Almost immediately following the market success of handheld computers, customers began to yearn for voice recognition in little devices. “If only I could enter an appointment by talking, or hear an address from my contact list read out loud,” they cried. And there is no doubt that such a capability, married to those handy gadgets, would increase their value exponentially.
Unfortunately, an entire decade has passed, including one of the most technologically innovative periods in computing history, and we still have no voice recognition. Even as voice and data are merged, and handheld devices morph into powerful cellular telephones, we still lack such an obvious input capacity.
Why the Stutter?
With many expected but undelivered innovations, the hurdle is market development or self-serving corporate strategy. In this case, no one is to blame. The delay is caused by the continuing limitations of technology.
First, the hardware within a handheld device is not up the task of voice recognition. This feature requires hoards of memory to store words in both computer and spoken languages. It also requires enormous processing power to identify the spoken word and know what to do with it.
A small handheld device cannot contain large chunks of memory without running into space constraints. And it cannot incorporate a zippy processor without running into power problems, which can only be alleviated with either a shorter battery life or a larger battery. If you cherish the tiny size of your handheld device, then you must forgo these “speeds and feeds.”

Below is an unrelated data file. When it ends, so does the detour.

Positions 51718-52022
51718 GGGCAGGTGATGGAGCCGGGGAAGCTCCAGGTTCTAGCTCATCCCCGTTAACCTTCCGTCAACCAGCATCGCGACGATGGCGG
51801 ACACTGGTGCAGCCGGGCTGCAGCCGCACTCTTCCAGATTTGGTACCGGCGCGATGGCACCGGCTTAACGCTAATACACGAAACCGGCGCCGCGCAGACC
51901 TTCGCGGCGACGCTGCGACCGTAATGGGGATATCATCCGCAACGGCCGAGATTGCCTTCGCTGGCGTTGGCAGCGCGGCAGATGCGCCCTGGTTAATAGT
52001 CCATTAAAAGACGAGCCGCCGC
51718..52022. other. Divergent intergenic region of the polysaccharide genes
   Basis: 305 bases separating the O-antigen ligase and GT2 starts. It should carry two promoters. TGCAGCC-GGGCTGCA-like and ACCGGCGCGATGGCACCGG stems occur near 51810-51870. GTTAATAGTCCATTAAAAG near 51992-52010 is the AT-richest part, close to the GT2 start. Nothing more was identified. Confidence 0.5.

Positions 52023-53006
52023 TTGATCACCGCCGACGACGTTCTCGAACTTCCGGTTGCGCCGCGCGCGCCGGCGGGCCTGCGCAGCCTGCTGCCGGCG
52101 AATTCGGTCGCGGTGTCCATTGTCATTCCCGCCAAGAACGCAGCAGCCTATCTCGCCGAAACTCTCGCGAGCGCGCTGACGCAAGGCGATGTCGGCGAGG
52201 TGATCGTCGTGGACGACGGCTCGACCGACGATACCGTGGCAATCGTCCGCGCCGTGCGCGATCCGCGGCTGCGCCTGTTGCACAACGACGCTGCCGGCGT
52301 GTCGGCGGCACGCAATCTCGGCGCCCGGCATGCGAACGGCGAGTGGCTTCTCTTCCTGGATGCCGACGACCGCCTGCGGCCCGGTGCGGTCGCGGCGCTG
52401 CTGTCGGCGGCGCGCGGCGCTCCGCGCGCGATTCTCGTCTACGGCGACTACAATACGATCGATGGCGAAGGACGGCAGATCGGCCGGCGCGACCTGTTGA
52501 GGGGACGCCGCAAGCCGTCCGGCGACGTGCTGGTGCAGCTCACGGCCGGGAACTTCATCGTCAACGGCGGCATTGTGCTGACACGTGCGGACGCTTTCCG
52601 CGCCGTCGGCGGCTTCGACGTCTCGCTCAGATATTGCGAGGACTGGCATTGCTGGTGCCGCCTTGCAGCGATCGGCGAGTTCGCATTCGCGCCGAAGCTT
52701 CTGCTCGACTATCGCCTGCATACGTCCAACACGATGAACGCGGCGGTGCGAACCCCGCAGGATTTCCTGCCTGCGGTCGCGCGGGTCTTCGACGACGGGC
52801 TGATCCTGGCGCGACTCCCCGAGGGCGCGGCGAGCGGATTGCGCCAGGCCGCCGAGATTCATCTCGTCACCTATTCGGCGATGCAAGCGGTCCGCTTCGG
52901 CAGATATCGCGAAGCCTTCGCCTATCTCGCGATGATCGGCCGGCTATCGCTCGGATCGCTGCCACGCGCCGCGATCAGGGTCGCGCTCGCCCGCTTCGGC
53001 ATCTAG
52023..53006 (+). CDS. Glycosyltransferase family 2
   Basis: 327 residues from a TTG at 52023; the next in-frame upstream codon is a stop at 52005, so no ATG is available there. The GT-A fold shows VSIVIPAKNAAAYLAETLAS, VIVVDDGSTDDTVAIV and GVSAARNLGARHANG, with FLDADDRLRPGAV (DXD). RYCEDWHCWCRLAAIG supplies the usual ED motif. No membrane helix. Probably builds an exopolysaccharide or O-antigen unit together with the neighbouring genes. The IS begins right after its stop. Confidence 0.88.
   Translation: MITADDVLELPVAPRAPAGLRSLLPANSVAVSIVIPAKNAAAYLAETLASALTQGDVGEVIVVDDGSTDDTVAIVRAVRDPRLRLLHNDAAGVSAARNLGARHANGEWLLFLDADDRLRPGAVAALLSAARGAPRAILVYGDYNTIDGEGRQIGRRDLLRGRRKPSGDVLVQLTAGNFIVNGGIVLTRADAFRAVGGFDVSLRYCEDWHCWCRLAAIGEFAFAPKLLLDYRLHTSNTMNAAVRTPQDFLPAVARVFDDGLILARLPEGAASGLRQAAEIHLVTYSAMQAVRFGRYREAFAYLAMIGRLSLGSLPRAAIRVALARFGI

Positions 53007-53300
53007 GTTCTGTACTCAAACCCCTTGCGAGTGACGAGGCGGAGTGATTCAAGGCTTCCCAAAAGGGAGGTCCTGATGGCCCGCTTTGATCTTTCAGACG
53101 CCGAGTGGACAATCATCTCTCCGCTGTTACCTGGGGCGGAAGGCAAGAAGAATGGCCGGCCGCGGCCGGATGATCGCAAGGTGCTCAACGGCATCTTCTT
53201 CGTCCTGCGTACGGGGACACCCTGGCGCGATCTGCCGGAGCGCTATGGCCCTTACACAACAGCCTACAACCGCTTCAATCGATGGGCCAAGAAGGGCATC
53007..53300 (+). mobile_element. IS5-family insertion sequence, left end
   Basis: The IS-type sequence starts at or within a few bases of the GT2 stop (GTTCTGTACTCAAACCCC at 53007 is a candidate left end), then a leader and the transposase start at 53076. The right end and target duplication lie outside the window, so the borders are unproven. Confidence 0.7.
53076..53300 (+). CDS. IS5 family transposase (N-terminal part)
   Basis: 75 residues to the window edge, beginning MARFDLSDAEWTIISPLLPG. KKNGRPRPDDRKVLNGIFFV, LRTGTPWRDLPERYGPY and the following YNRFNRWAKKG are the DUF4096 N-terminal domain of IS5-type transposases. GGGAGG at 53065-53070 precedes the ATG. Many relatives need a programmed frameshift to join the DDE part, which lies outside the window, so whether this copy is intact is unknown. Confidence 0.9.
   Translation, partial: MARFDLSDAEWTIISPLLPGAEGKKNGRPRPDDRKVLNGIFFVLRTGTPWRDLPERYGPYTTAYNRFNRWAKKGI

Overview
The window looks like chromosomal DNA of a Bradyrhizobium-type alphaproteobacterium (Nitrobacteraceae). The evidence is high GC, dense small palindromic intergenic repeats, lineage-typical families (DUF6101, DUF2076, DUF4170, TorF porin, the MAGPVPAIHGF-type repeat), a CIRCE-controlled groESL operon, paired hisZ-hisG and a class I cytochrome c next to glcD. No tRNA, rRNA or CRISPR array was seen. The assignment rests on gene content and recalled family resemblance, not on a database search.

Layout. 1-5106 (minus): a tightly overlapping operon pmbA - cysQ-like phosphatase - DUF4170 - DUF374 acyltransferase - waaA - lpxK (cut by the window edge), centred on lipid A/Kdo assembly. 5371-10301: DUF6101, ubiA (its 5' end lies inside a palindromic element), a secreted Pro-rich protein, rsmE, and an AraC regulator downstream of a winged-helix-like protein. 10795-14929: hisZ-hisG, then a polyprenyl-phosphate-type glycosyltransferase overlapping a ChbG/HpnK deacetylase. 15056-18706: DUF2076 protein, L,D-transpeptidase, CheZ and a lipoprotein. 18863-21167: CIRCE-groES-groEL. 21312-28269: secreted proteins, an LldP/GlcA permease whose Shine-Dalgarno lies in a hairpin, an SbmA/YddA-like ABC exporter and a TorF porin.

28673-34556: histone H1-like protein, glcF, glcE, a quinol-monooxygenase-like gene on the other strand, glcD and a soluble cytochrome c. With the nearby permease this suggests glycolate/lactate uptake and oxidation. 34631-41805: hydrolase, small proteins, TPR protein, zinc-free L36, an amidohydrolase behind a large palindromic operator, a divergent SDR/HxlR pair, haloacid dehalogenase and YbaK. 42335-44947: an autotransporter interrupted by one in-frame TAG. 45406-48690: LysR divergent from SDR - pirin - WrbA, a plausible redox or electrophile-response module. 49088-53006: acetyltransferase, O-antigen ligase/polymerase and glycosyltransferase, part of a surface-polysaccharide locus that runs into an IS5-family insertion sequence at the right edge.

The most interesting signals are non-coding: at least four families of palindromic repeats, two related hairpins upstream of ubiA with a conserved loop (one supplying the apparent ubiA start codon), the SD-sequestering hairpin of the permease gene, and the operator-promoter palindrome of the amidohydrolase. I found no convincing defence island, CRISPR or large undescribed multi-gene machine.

The second issue is demand. speech recognition software has existed for PCs for years, and yet few people use it. Initially, the quality of the recognition was under-whelming; with all of the error corrections necessary to create a document using speech software, typing was simply a faster input method. More recently, quality has been much improved, and yet still few people have purchased speech software.
For example, Dragon Systems, a pioneer in speech recognition and market leader in the consumer software space, was gobbled up by L&H in 2000. A year and a half later, L&H declared bankruptcy and was purchased by ScanSoft. Clearly, this market is difficult.
One of the only places where demand remains even lukewarm is in IVR. Nuance Communications, while suffering recently like all other technology companies, has remained afloat due to its focus on this market segment.
Say It Ain’t So!